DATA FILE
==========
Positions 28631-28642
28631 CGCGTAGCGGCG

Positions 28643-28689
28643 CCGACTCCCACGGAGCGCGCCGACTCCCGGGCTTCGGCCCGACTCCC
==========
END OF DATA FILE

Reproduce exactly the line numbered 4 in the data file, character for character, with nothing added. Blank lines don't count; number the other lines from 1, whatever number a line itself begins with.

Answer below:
28643 CCGACTCCCACGGAGCGCGCCGACTCCCGGGCTTCGGCCCGACTCCC